Shock and renewal in Europe
THE OMFIF MONTHLY BULLETIN - Press Release
4 April 2017, London
Europe’s leaders gathered on 25 March to celebrate the 60th anniversary of the signing of the Treaty of Rome. This month’s Bulletin summarises the challenges for Europe as it moves on from commemorating the past to overcoming the shock of the British decision to leave the European Union and renewing structures and objectives.
Roel Janssen argues that populism’s loss of momentum in the Dutch elections will influence other European polls. The most immediate one is the presidential election in France. Jean-Jacques Barbéris and Brigitte Granville reflect on the concerns of voters and the candidates’ economic policies.
Regulation, reforms and monetary policy remain key tenets as the European Community, now the EU, enters its seventh decade. Felix Hufeld highlights the need for balance between rules and principles in financial regulation. Hans Blommestein draws attention to the negative side-effects of easing policies on bond market liquidity, while Gary Smith presents the challenges for central banks in the context of future demographic shifts. Lorenzo Codogno focuses on the issue of minority shareholder protection and its importance in Italy’s efforts to attract foreign investment.
The British economy so far has been relatively undisturbed by the referendum result – but shocks may still be in store. The British chancellor may need to reassess his plans and impose new cuts, argues Vicky Pryce in her review of Philip Hammond’s first Budget. David Marsh draws attention to the political repercussions of a prospective second referendum on Scottish independence. Our monthly Advisers Network poll focuses on the likely outcome of the two-year negotiation period, with a small majority of those polled concluding that a deal acceptable to both the UK and EU27 will materialise.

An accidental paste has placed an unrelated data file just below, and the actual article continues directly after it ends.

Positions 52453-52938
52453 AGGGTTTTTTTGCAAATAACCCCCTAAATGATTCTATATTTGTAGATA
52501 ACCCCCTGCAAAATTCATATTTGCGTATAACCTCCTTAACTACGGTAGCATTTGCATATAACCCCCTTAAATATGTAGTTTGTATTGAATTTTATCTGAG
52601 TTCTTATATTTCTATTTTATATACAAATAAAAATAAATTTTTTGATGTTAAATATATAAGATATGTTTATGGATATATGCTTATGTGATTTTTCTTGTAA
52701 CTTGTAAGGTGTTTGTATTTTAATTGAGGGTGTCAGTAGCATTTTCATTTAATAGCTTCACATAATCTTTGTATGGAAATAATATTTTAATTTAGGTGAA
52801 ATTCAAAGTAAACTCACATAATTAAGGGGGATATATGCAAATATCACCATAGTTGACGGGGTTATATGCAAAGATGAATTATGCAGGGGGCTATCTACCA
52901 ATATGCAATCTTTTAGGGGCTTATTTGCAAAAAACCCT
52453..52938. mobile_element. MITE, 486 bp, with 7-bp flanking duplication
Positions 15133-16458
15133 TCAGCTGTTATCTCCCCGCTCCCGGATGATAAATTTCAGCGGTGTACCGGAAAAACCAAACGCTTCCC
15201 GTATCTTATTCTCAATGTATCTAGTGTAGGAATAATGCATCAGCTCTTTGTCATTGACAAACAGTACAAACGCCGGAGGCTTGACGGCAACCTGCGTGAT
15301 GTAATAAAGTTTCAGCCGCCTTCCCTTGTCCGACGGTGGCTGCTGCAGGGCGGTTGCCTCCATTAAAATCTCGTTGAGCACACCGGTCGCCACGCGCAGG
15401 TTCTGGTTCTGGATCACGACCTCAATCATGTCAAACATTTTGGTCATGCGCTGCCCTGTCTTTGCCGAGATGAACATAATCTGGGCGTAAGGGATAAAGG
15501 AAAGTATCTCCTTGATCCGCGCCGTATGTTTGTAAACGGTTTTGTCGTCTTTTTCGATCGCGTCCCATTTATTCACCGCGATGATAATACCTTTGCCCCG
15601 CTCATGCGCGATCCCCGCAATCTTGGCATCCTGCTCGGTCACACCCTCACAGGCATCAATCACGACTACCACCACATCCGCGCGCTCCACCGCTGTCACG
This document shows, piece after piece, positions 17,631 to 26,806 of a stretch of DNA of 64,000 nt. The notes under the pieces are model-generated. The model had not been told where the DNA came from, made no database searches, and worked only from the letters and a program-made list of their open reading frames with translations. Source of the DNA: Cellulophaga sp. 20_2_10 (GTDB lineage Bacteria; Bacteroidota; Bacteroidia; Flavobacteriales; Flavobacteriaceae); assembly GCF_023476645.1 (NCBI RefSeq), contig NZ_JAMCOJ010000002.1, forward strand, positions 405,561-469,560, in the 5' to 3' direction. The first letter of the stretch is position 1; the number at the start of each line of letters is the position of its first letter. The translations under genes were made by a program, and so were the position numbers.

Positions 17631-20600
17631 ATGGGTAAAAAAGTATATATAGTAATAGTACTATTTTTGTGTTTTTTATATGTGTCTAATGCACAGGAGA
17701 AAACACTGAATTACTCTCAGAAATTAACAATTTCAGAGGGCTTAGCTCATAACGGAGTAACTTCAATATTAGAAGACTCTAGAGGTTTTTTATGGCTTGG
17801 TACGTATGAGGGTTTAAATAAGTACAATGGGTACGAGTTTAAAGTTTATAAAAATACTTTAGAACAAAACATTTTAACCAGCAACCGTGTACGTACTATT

The European Commission’s broad set of options for the future in its ‘five scenarios’ 60th anniversary document emphasises the lack of certainty over the journey’s direction and destination. The phrase ‘variable geometry’ – popularised during the 1990s – remains the best description of the continent’s present and future set-up.
Other highlights of the April 2017 edition:
- Darrell Delamaide comments on the dovish noises behind the US Federal Reserve's interest rate increase.
- Lord (Meghnad) Desai reflects on the history of monetary theory described in Sebastian Mallaby's biography of Fed Chair Alan Greenspan, The Man Who Knew.
- Sayuri Shirai critiques the dilemma between Japan's short-term monetary accommodation and a more restrained pace of easying that may last longer.
- Carlos Giraldo writes on Latin America's positive economic backdrop.
- Mthuli Ncube highlights the importance of interoperability of mobile banking models.
- John Nugée reviews the reflections of Yanis Varoufakis on the euro area and Greek crises in And The Weak Suffer What They Must?.
- Danae Kyriakopoulou compares Varoufakis' work with that of George Papaconstantinou, as described in his book Game Over.
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